Lord of the Rings
A Critical Note
|Map of Middle Earth / Arda|
In a previous posting I reviewed the first of The Lord of the Rings movies; here I will discuss some aspects of the novels.1
It is well known among Tolkien fans that J.R.R. Tolkien (1892-1973) started writing about his fantasy universe before the First World War and that he continued to do so right until his death. Further that his fascination with Anglo-Saxon, Germanic and Celtic mythology, along with making up languages just for the hell of it made him interested in Anglo-Saxon and started his academic career by which he eventually became a Don at Oxford University. Other things about Tolkien and his fantasy universe are less well known.2
It is for example not that well known that the first novel that Tolkien worked on was in the fact the posthumously published Silmarillion, and that Tolkien was never happy with it, kept revising it and it is from a mass of notes and manuscripts Christopher Tolkien was able to piece together the Silmarillion. In fact more than 30 years later Christopher Tolkien was able to flesh out from his father’s notes a story in the Silmarillion which Christopher Tolkien gave the title Children of Hurin. Christopher in the meantime managed to publish, in a multi volume series his fathers, notes, drafts and other documents concerning Tolkien’s mythical world that not only give a full picture of said world but give an interesting glimpse into the creative process of writing.3
When the Silmarillion was published, although it was a massive best seller, the reaction of Tolkien fans, or at least a great many of them was perplexity. That was because unlike The Lord the Rings the work was written almost entirely in a high style clearly modeled on Germanic epics, like Beowulf and frankly Icelandic sagas. The homey, cozy touches that existed in The Lord of the Rings where almost entirely absent. Why this was so is an interesting story.
The answer was that what was absent was hobbits. Those exemplars of the quintessence of Englishness simply do not exist in the Silmarillion. In fact in many respects the hobbits, with their multiple breakfasts, their cozy, mindless small smugness are quite antithetical to the spirit of epic adventure that is the world of The Lord of the Rings.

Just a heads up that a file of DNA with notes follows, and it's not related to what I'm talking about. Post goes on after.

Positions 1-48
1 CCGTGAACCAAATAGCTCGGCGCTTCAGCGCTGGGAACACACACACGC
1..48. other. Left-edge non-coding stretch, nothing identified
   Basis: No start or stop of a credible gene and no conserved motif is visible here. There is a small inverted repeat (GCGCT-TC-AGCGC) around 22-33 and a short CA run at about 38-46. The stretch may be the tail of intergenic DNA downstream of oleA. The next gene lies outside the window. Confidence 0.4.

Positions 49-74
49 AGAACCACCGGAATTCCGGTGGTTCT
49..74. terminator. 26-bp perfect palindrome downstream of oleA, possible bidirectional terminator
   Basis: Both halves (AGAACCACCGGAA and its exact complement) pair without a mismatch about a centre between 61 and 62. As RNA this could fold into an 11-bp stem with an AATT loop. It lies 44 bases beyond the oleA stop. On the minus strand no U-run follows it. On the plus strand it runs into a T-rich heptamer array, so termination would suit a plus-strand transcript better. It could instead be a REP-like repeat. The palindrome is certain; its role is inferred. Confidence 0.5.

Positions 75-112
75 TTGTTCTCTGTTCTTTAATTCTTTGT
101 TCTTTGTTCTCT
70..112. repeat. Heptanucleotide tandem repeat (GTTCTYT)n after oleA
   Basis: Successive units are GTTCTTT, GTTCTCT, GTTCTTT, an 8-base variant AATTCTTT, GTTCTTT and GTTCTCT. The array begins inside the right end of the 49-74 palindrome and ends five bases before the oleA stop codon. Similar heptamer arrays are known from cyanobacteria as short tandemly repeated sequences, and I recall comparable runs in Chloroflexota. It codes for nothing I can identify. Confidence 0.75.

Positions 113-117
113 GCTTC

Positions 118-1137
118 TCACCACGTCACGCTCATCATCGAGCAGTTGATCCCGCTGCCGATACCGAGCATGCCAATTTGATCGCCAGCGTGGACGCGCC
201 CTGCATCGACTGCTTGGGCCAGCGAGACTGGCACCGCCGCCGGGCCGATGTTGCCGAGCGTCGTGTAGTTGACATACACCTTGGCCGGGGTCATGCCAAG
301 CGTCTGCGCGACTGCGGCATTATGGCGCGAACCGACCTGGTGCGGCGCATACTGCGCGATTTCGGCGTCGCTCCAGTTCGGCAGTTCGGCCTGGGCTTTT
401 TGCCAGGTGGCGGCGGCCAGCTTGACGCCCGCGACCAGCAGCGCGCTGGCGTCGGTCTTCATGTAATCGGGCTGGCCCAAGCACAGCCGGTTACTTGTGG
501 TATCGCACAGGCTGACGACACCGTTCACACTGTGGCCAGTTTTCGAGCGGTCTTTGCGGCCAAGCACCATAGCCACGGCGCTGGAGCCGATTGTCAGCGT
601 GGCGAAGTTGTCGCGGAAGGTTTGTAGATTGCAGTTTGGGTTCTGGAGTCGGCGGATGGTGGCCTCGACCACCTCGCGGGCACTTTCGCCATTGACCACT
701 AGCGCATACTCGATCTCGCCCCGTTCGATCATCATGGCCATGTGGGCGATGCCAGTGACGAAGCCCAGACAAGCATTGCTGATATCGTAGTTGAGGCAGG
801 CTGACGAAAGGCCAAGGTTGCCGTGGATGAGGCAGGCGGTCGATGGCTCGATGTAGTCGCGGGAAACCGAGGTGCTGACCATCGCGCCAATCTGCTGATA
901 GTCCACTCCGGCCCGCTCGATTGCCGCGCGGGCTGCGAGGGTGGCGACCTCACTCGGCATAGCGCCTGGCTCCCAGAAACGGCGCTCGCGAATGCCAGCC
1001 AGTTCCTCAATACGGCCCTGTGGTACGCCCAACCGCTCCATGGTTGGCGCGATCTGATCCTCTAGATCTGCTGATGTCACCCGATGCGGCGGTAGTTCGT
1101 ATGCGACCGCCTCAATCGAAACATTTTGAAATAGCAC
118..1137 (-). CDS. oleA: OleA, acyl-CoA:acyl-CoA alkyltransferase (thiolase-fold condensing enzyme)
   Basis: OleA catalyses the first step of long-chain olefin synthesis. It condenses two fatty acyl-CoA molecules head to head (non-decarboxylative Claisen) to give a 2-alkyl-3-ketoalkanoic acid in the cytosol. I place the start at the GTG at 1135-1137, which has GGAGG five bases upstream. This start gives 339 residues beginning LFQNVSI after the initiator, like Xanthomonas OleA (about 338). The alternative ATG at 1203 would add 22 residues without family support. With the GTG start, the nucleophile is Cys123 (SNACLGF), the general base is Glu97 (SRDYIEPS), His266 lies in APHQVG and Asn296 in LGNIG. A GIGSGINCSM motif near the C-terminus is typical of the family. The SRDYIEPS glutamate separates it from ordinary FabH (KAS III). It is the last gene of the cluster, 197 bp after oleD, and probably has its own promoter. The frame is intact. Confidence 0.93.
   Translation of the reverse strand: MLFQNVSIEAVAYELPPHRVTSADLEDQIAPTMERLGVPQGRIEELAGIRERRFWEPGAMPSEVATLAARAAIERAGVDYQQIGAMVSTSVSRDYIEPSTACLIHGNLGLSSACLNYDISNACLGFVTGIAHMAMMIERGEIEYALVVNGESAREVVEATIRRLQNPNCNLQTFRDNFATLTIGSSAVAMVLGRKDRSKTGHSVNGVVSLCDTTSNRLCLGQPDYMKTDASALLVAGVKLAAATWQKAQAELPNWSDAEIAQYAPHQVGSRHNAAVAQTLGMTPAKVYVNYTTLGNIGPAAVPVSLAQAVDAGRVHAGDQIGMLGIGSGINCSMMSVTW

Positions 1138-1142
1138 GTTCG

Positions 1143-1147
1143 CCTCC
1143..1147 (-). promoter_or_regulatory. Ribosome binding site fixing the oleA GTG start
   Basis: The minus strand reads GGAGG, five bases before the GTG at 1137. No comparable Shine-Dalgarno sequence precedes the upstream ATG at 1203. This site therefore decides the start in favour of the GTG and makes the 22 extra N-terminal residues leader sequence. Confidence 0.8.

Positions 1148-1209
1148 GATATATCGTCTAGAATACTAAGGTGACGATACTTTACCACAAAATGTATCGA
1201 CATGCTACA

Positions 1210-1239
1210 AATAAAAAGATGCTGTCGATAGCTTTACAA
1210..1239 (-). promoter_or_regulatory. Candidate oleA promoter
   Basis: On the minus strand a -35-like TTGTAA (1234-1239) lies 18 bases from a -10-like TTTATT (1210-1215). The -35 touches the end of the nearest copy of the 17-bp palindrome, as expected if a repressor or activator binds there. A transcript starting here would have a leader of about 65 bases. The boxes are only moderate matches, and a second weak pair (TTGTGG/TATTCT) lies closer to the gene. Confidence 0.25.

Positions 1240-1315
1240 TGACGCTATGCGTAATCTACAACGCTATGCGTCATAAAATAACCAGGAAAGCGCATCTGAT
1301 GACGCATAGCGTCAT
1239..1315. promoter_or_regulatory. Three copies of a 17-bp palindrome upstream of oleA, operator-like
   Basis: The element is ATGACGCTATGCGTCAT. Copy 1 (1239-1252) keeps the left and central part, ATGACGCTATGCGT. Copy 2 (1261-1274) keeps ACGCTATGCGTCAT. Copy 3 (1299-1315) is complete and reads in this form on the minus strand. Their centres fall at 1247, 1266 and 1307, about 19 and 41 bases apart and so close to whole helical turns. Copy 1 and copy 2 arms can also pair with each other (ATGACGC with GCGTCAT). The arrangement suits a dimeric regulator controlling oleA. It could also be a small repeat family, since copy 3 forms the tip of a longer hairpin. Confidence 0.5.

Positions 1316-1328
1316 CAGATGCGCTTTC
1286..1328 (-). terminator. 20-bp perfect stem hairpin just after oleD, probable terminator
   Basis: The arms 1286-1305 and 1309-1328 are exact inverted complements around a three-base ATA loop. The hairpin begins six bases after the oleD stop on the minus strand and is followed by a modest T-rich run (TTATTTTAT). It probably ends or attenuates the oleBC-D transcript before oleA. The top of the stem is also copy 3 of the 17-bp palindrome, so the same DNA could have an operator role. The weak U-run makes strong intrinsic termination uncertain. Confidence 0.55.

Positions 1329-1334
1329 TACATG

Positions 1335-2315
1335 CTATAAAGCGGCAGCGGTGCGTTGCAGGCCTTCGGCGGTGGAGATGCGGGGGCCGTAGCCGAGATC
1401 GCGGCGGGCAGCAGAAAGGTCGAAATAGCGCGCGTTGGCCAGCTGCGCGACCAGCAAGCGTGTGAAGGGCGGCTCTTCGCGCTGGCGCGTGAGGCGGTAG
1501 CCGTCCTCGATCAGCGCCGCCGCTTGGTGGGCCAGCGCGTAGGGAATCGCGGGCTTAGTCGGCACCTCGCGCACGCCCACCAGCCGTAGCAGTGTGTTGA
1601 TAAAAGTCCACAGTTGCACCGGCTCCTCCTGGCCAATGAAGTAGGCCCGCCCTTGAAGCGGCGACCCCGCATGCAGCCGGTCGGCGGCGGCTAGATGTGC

That disjunction between the warm cozy hobbits and the epic world of dark forces, ruling rings and grand battles results in a series of novels in which the hobbits don’t quite fit in.
Just how did this happen? Well in 1936 Tolkien published for money, a children’s book called The Hobbit, which he had originally written for his own children with no intention to publish. It was designed to be a one off and to appeal to children. Hobbits in this tale are supposed to be semi-magical creatures, who are now in hiding and but in the past lived in the open. In other words the setting was earth long ago. The protagonist Bilbo Baggins was meant to be both someone who the children could identify with and someone who was completely non-threatening. The result was the cozy, safe and warm aspects of hobbits. This was in other words a children’s book that was not intended of being the same world as The Lord of the Rings or the Silmarillion. In fact the first edition of The Hobbit is different from subsequent editions. For example the whole sequence of Bilbo acquiring the ring from Gollum was completely rewritten. In the original edition Gollum was still evil but not out to kill Bilbo. Further the ring was just a ring that created invisibility not the ruling ring. Tolkien also added other touches to subsequent editions that further tied The Hobbit to The Lord of the Rings.
Tolkien was asked to do a sequel to The Hobbit, and he decided to tie in the world of the Hobbit with the great mythical universe he had created i.e., Middle Earth / Arda.